"He instinctively can find the shining greatness of our American culture and does a good job of highlighting it (although he also does have those rare lapses when he writes about hockey, but that is something caused by impurities in the Eastern waters or something)." Erik Keilholtz
Under the patronage of St. Tammany
Mark C. N. Sullivan is an editor at a Massachusetts university. He is married and the father of three children. Email
One hundred years ago today, Ty Cobb played his first game with the Tigers, and the Detroit Free Press has marked the centennial with a four-part series on the controversial baseball legend. Here are parts I,II,III and IV.
The same month in 1905 that the volatile Georgia Peach broke into the big leagues, his mother shot his father to death.
It is quite possible that his father's traumatic death spurred Cobb to play baseball the way he did. When Al Stump, the ghostwriter of Cobb's autobiography, asked Cobb why he fought so hard in baseball, Cobb answered:
"I did it for my father, who was an exalted man. They killed him when he was still young. They blew his head off the same week I became a major-leaguer. He never got to see me play. Not one game, not an inning. But I knew he was watching me...and I never let him down. Never."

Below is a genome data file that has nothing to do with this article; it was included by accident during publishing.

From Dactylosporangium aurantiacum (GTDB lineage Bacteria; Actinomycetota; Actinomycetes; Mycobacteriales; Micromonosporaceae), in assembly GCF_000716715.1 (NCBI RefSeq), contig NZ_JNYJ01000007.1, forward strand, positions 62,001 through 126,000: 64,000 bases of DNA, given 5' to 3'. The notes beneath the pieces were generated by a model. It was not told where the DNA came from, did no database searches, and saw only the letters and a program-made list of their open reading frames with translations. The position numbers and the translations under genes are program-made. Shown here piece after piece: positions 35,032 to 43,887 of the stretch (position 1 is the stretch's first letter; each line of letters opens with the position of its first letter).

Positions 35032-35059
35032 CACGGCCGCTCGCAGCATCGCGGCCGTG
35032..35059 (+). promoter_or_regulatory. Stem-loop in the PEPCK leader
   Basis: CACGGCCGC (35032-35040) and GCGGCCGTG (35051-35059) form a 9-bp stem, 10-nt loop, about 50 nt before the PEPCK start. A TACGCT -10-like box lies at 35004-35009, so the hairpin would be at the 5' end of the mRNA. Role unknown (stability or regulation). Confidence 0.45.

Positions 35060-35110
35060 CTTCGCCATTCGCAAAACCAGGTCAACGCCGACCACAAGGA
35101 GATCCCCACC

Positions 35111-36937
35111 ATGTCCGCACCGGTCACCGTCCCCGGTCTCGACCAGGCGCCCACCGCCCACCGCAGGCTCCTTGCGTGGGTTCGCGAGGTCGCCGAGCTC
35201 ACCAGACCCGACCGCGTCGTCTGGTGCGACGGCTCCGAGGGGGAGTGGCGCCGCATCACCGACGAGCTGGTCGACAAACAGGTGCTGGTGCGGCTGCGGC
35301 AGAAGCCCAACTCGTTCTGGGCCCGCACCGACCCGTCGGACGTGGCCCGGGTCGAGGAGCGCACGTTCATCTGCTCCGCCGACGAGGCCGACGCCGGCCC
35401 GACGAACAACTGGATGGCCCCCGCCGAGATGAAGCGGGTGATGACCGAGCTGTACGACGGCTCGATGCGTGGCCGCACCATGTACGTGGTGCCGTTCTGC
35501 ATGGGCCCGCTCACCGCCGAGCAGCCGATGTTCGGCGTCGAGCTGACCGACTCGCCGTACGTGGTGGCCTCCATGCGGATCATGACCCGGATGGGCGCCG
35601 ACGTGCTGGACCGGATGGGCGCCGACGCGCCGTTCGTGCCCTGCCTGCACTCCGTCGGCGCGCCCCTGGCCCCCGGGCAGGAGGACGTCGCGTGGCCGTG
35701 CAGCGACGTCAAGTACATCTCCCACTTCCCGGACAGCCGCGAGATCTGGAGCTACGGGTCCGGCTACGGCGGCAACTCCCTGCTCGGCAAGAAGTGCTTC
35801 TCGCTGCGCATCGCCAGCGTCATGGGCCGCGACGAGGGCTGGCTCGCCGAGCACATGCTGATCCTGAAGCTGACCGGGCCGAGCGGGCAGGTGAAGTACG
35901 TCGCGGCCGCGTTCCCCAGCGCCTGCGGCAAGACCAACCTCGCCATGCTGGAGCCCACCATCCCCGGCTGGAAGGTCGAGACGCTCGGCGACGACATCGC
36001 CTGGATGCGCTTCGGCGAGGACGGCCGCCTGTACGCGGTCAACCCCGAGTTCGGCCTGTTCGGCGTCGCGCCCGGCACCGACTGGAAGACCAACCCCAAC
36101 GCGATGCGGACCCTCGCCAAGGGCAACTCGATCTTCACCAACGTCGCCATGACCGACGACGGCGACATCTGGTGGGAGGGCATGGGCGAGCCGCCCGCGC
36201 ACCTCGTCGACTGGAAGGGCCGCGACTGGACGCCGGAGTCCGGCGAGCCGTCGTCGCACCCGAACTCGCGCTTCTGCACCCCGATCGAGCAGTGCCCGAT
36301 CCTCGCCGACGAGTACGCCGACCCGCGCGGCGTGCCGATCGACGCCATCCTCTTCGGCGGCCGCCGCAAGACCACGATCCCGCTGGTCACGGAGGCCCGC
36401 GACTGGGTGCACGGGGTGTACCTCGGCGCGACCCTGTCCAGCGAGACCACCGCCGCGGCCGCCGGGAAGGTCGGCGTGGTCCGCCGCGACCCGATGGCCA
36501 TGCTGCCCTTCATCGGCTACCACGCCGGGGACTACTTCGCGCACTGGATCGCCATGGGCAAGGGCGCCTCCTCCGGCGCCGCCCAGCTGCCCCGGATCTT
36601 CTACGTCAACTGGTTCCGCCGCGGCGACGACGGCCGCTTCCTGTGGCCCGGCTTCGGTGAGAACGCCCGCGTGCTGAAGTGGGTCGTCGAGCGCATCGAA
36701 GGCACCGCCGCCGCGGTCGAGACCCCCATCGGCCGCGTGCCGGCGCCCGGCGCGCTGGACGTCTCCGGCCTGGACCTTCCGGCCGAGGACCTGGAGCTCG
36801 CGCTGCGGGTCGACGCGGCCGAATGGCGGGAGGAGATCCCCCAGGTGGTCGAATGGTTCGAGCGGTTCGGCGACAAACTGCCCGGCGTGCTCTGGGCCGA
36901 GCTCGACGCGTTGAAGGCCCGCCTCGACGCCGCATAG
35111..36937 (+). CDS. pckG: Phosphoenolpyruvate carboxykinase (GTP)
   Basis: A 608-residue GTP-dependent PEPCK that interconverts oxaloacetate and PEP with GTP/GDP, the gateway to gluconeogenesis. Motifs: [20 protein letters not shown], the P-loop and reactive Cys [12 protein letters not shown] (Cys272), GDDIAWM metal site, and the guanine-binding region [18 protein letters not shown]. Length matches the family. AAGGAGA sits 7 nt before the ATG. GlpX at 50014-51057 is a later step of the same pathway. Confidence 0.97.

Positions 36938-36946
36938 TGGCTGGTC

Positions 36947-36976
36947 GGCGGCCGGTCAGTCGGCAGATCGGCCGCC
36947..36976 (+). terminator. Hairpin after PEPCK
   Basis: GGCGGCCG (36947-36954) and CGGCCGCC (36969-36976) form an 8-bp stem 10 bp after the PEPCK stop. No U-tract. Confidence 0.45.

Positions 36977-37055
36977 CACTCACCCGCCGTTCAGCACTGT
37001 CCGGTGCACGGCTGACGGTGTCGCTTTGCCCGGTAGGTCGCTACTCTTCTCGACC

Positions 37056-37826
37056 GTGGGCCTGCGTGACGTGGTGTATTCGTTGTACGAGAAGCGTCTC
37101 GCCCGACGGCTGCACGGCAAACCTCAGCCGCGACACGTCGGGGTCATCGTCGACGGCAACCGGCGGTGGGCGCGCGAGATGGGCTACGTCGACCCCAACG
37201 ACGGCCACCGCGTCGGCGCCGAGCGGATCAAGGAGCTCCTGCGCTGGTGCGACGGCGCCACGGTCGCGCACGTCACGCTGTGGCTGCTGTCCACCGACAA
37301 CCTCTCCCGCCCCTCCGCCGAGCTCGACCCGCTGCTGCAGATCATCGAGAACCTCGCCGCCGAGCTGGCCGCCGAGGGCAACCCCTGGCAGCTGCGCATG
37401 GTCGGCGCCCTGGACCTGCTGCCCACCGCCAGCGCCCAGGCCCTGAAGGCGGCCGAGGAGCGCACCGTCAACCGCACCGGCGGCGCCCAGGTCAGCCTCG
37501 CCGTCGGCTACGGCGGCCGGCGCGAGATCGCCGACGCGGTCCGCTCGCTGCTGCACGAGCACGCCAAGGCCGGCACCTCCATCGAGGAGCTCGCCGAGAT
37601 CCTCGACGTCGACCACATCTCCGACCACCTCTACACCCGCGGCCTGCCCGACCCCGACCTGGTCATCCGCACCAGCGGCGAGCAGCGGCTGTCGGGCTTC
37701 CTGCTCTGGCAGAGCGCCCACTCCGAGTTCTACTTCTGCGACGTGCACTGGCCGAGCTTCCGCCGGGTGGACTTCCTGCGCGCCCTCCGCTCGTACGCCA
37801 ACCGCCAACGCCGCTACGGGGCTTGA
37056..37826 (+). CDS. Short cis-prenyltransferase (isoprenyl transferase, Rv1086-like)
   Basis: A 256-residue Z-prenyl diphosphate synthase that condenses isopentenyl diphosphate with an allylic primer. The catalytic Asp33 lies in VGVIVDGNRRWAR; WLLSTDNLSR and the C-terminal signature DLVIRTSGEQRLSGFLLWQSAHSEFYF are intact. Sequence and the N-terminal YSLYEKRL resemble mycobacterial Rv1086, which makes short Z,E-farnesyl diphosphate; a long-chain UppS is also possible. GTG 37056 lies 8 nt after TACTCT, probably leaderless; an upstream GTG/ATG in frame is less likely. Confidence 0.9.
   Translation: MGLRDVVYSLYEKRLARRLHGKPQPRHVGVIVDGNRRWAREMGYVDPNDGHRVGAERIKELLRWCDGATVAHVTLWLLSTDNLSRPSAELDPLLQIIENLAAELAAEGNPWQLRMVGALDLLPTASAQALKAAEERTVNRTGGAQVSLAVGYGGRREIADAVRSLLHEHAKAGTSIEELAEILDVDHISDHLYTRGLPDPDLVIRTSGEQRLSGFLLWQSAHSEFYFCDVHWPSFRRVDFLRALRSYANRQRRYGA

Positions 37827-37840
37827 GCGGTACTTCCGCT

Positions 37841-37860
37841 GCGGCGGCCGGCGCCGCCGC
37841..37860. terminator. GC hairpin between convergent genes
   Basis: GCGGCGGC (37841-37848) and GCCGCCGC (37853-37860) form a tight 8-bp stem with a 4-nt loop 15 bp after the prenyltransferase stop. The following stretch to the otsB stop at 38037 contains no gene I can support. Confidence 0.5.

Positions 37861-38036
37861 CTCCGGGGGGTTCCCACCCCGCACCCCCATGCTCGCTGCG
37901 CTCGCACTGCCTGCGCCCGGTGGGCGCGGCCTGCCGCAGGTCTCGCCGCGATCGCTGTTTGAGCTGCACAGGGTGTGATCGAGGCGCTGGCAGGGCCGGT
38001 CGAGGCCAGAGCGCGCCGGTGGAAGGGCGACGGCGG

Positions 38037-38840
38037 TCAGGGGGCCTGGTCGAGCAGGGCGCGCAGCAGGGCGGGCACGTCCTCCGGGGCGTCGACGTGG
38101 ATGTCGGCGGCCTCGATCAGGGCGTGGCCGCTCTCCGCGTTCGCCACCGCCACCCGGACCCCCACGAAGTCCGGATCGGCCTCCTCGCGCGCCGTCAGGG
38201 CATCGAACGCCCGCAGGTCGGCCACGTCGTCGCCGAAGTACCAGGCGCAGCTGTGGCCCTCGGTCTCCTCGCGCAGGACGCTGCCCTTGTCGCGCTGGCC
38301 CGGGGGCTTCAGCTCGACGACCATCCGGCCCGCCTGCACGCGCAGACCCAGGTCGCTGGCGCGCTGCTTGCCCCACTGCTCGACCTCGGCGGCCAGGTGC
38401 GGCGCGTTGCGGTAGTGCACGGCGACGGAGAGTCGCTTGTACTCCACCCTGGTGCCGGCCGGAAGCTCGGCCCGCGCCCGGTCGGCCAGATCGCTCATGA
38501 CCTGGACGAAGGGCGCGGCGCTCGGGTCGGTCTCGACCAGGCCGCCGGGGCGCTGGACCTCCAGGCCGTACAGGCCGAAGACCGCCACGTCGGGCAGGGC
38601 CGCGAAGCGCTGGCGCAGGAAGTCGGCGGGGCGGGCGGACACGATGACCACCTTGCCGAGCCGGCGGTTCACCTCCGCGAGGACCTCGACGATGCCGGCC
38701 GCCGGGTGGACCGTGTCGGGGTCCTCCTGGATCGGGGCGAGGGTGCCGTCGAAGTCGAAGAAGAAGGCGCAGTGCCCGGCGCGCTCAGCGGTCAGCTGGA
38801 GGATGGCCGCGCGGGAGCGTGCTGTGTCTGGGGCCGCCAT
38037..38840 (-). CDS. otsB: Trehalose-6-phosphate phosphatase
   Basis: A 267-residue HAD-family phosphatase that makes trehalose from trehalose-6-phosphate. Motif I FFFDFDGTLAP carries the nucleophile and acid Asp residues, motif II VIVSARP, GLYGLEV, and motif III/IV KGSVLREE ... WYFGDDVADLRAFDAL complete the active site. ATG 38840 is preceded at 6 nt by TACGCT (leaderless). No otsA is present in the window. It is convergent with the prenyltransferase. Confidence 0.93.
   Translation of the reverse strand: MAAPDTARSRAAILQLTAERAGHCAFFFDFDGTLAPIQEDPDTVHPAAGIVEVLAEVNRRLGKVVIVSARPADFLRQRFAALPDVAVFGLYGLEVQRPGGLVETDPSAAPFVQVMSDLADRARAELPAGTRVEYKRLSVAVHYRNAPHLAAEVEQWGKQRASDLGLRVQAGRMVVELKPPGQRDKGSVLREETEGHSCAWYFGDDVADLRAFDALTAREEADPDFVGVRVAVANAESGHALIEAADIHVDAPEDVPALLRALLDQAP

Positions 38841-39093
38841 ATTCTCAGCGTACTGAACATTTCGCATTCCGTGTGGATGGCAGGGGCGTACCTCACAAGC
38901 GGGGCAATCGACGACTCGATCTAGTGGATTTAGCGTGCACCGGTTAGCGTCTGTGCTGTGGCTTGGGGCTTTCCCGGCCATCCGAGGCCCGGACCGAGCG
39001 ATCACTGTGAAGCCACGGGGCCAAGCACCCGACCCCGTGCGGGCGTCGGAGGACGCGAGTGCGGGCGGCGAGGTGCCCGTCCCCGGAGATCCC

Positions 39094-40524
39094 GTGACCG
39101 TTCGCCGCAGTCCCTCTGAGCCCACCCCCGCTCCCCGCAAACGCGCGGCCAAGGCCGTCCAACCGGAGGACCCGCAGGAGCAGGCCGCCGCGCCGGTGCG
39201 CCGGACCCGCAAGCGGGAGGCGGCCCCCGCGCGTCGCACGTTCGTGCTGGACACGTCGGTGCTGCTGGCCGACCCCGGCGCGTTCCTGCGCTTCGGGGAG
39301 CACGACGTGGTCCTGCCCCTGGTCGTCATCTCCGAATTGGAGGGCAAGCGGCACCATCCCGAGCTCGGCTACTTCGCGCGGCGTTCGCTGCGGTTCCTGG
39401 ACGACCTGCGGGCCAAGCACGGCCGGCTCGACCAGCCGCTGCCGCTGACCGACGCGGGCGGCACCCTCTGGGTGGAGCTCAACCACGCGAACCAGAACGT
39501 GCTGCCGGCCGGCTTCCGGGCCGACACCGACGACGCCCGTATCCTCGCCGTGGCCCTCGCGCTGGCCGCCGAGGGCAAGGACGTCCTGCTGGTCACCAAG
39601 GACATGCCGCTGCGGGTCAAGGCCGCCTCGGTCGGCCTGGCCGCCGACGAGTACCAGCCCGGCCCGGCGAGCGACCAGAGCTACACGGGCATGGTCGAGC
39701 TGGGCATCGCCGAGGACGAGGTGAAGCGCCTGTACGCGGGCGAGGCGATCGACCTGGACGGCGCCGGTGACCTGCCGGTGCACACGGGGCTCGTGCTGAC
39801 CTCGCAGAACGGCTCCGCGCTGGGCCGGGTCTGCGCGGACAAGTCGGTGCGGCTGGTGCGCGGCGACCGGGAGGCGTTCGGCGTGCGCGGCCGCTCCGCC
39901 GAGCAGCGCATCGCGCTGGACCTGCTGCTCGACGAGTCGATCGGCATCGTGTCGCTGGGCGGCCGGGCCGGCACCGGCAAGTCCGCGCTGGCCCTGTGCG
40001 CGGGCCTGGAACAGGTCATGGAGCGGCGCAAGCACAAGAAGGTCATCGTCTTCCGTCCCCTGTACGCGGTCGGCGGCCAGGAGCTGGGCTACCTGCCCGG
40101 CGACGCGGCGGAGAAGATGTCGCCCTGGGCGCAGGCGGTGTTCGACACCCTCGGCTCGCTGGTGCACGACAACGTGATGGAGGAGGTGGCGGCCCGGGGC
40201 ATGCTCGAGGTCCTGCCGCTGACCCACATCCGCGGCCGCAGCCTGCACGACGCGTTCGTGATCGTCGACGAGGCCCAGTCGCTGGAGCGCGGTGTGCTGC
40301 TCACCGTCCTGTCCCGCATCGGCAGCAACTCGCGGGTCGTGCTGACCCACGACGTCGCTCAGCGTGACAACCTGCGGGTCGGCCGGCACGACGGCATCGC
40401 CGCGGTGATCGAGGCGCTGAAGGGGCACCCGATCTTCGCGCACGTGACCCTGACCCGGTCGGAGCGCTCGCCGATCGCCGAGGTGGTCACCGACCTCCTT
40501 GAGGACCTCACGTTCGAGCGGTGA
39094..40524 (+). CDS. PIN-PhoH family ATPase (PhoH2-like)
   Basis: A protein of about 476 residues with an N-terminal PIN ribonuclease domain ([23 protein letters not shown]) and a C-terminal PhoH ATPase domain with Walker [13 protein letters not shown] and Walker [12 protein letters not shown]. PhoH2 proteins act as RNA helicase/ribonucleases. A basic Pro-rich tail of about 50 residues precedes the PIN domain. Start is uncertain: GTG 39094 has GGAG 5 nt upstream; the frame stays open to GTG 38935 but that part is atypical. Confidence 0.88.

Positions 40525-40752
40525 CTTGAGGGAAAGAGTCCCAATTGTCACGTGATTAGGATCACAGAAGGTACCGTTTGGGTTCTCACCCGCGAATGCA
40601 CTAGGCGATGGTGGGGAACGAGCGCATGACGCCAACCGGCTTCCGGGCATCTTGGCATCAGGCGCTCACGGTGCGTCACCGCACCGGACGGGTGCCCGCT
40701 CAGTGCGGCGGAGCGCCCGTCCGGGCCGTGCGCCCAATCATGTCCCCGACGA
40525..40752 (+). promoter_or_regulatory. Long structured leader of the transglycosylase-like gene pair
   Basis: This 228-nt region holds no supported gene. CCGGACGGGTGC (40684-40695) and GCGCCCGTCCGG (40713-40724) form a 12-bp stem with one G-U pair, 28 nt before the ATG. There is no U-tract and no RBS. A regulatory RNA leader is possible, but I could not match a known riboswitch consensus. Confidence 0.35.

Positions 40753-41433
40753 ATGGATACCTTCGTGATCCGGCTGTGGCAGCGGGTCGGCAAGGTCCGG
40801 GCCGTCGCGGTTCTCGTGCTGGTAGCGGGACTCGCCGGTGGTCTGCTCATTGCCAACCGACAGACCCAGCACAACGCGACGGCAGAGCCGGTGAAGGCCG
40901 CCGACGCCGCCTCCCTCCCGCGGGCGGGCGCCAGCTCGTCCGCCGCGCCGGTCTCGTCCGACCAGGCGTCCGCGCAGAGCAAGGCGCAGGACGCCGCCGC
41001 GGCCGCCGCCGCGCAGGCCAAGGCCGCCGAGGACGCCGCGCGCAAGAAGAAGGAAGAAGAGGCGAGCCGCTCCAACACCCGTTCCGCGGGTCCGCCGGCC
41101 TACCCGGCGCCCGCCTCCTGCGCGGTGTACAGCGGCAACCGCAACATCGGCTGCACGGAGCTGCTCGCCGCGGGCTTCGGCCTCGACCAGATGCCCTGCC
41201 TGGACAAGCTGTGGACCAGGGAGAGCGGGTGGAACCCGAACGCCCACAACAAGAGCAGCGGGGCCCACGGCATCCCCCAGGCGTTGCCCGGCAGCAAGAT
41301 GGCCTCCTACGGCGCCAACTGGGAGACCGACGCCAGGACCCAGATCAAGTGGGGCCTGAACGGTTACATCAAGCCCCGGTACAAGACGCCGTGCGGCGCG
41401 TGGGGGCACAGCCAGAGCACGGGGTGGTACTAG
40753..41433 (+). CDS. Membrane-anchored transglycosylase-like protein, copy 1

Baseball is a red-blooded sport for red-blooded men. It's no pink tea, and mollycoddles had better stay out. It's a struggle for supremacy, a survival of the fittest.
I had to fight all my life to survive. They were all against me... but I beat the bastards and left them in the ditch.
When I began playing the game, baseball was about as gentlemanly as a kick in the crotch.
I may have been fierce, but never low or underhand.
The base paths belonged to me, the runner. The rules gave me the right. I always went into a bag full speed, feet first. I had sharp spikes on my shoes. If the baseman stood where he had no business to be and got hurt, that was his fault.